A death in hospital may or may not have been expected. Whether the person has died from a chronic (ongoing) illness or a sudden event, hospital staff are sympathetic and are available to answer any questions or explain anything you, the family member or carer, don’t understand.
You should feel free to stay at the hospital for as long as you wish and talk to the staff. Let the hospital staff know when you are ready to leave. The hospital will care for the deceased person until plans have been made with your chosen funeral director. The doctor will advise you if the death requires the attention of the coroner.
Role of the coroner for a death in hospital
The State coroner investigates a death if the death appears to have:
- been unexpected, unnatural or violent
- resulted, directly or indirectly, from an accident or injury
- occurred during a medical procedure.
An autopsy may be needed to find out why the person died.
The coroner requires that the person’s body be left exactly as it was at the time of death. The Coroner’s Office arranges for the deceased person to be taken to the Coronial Services Centre. You can request that no autopsy be conducted. This request should be directed straight to the Coroner’s Office. Further information on the coronial process can be found at www.coronerscourt.vic.gov.au
After a death in hospital
When you get home, you may want to contact family and friends. It is good to seek company and support at this time. Hospital staff members can contact people for you if you wish. The hospital also has social workers and pastoral care staff who can help you. Ask the hospital staff how to contact them.
Organising the funeral
You may need to check if a prepaid funeral has been organised or if there were special requests in regards to the funeral. If there are no existing plans, you will need to contact the funeral director of your choice. A list of funeral directors can be found under ‘F’ in the Yellow Pages
or by searching online. Hospital staff, social workers and pastoral care workers may also be able to give you advice.
Organising a funeral is an important part of grieving, so it is worth spending time to plan the funeral that you and the deceased person would want. If you need help, the funeral director can take care of all aspects of the funeral, such as ordering flowers, putting notices in the newspaper and handling the legal paperwork for either burial or cremation.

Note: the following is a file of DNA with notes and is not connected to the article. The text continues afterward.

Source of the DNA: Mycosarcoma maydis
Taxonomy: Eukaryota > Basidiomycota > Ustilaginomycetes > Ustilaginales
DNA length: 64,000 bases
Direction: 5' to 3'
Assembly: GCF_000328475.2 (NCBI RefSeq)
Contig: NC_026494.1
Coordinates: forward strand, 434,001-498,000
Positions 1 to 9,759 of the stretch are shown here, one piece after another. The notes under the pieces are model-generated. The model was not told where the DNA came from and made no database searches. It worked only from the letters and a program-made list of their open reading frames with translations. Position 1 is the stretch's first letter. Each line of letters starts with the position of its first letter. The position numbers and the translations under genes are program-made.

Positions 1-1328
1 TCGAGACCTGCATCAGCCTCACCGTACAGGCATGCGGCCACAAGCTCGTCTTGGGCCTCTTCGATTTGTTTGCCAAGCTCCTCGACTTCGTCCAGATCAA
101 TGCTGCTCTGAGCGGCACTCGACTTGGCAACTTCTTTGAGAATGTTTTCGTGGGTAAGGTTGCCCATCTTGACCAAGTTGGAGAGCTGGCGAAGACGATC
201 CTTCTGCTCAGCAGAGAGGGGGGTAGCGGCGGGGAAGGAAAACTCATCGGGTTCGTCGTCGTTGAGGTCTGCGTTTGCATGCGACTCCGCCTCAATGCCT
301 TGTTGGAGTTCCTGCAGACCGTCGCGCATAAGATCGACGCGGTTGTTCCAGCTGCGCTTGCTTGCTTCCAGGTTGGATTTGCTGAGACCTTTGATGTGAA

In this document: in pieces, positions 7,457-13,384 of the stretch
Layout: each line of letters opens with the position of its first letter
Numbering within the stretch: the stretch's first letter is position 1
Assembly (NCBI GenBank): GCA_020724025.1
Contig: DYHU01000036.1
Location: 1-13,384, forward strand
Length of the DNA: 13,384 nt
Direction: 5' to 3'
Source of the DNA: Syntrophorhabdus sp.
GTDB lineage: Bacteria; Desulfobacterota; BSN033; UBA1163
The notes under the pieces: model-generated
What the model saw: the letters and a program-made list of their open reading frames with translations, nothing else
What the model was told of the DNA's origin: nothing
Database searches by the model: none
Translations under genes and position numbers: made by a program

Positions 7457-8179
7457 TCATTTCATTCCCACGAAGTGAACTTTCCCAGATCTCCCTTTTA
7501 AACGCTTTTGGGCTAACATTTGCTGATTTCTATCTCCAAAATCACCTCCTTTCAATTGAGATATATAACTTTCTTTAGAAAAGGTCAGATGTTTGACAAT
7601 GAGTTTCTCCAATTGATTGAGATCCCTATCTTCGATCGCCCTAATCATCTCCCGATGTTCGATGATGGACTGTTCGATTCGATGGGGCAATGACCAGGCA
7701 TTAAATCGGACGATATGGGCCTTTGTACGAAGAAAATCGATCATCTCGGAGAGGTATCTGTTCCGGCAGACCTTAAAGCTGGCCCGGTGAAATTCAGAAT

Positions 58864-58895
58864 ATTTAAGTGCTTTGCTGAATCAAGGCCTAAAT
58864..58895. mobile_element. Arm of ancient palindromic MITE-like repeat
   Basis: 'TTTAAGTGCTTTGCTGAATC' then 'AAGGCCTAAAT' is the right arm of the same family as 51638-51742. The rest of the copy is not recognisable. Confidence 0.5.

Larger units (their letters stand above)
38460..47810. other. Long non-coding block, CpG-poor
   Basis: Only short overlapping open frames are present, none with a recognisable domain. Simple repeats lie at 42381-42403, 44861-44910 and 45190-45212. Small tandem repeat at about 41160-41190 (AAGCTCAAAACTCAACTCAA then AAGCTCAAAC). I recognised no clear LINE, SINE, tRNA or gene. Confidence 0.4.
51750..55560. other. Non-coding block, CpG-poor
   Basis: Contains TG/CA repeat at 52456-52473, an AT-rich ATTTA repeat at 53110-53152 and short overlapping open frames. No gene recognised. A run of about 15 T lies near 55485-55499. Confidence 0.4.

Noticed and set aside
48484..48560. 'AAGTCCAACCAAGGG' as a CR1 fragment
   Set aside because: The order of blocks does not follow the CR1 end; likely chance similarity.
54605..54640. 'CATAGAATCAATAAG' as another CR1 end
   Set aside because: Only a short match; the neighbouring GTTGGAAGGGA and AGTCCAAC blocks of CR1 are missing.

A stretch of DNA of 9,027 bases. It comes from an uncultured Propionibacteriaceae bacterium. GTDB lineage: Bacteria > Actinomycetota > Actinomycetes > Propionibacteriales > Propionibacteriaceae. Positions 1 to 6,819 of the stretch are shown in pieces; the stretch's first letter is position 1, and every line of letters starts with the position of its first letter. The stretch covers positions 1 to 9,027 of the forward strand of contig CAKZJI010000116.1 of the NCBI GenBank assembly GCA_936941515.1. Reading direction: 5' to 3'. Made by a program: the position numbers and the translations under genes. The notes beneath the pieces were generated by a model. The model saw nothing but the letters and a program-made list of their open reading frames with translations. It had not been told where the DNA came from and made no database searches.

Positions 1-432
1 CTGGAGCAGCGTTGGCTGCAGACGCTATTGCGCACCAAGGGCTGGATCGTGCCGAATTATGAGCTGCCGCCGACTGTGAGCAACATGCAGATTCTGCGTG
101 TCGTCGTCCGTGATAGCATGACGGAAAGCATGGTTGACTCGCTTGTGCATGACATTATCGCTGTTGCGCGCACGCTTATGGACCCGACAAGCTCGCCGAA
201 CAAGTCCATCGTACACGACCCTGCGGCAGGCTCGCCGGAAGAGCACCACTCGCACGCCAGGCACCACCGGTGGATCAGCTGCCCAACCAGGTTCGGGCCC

Grieving after a death in hospital
No one can tell you how to grieve. Grief is personal and private. It’s a journey you take and no two people will grieve the same way. It is important to give yourself and your family and friends enough time to grieve.
There is no ‘normal’ length of time for grieving and you may feel a wide range of emotions. These may include shock, sadness, numbness, anger, guilt, fear, anxiety, relief and a profound sense of aloneness. The feeling of loss doesn’t go away, but the intensity will ease. Live one day at a time.
It may help to ask for support from family and friends. Make sure that you take care of your diet and get enough rest.
Where to get help
- Your doctor
- Hospital staff, including social workers
- Coroners Court of Victoria Tel. 1300 309 519
- Community health service
- Australian Centre for Grief and Bereavement – bereavement counselling and support services Tel. (03) 9265 2100 or 1300 642 066
- GriefLine Community and Family Services Inc. – loss and grief telephone counselling service, 12 noon to 3 am, seven days a week Tel. (03) 9935 7400 or 1300 845 745
- Lifeline – crisis support and suicide prevention services, 24 hours, 7 days Tel. 13 11 14.
- SuicideLine Victoria – for counselling, crisis intervention, information and referral (24 hours, 7 days) Tel. 1300 651 251
- Kids Help Line – telephone counselling, 24 hours a day, seven days a week Tel. 1800 55 1800
- MensLine Australia – 24 hours a day, seven days a week Tel. 1300 78 99 78
- The Compassionate Friends Victoria – grief support after the death of a son, daughter, brother or sister Tel. (03) 9888 4944 or 1800 641 091
- Parentline Victoria – 8 am to 12 midnight, 7 days a week Tel. 13 22 89
- Road Trauma Support Services Victoria Tel. (03) 8877 6900 or 1300 367 797
- SANDS Victoria (Stillborn and newborn death support) Tel. (03) 9899 0217
- SIDS and Kids Victoria – 24 hours a day, seven days a week Tel. (03) 8888 1600 or 1300 308 307
- Australian Funeral Directors Association Tel. (03) 9859 9966 or 1300 888 188
Things to remember
- Whether the person died from a chronic (continuing) illness or a sudden event, the hospital staff will be sympathetic and are available to answer any questions or explain anything you don’t understand.
- The hospital will care for the deceased person until plans have been made with your chosen funeral director.
- The doctor will advise you if the death requires the attention of the coroner.
This page has been produced in consultation with and approved by:
Australian Centre for Grief and Bereavement
Page content currently being reviewed.
Content on this website is provided for information purposes only. Information about a therapy, service, product or treatment does not in any way endorse or support such therapy, service, product or treatment and is not intended to replace advice from your doctor or other registered health professional. The information and materials contained on this website are not intended to constitute a comprehensive guide concerning all aspects of the therapy, product or treatment described on the website. All users are urged to always seek advice from a registered health care professional for diagnosis and answers to their medical questions and to ascertain whether the particular therapy, service, product or treatment described on the website is suitable in their circumstances. The State of Victoria and the Department of Health & Human Services shall not bear any liability for reliance by any user on the materials contained on this website.